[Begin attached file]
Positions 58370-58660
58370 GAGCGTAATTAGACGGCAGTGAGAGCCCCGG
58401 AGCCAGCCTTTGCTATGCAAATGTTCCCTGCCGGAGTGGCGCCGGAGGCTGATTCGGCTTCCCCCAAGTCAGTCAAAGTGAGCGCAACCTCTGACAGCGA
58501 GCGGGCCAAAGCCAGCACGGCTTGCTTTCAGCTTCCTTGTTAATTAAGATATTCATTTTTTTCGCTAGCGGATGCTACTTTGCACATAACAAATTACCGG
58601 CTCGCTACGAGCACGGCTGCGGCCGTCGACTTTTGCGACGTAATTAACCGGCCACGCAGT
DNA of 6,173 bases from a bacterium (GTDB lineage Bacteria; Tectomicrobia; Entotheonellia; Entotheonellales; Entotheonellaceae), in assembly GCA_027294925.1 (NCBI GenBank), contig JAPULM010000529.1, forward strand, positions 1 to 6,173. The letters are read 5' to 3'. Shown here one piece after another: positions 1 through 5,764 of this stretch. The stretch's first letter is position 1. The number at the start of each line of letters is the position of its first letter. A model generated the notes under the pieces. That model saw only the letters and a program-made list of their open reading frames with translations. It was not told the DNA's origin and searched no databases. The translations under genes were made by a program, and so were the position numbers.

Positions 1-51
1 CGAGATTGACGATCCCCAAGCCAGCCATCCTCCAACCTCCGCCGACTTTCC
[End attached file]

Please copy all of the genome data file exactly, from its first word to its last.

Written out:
Positions 58370-58660
58370 GAGCGTAATTAGACGGCAGTGAGAGCCCCGG
58401 AGCCAGCCTTTGCTATGCAAATGTTCCCTGCCGGAGTGGCGCCGGAGGCTGATTCGGCTTCCCCCAAGTCAGTCAAAGTGAGCGCAACCTCTGACAGCGA
58501 GCGGGCCAAAGCCAGCACGGCTTGCTTTCAGCTTCCTTGTTAATTAAGATATTCATTTTTTTCGCTAGCGGATGCTACTTTGCACATAACAAATTACCGG
58601 CTCGCTACGAGCACGGCTGCGGCCGTCGACTTTTGCGACGTAATTAACCGGCCACGCAGT
DNA of 6,173 bases from a bacterium (GTDB lineage Bacteria; Tectomicrobia; Entotheonellia; Entotheonellales; Entotheonellaceae), in assembly GCA_027294925.1 (NCBI GenBank), contig JAPULM010000529.1, forward strand, positions 1 to 6,173. The letters are read 5' to 3'. Shown here one piece after another: positions 1 through 5,764 of this stretch. The stretch's first letter is position 1. The number at the start of each line of letters is the position of its first letter. A model generated the notes under the pieces. That model saw only the letters and a program-made list of their open reading frames with translations. It was not told the DNA's origin and searched no databases. The translations under genes were made by a program, and so were the position numbers.

Positions 1-51
1 CGAGATTGACGATCCCCAAGCCAGCCATCCTCCAACCTCCGCCGACTTTCC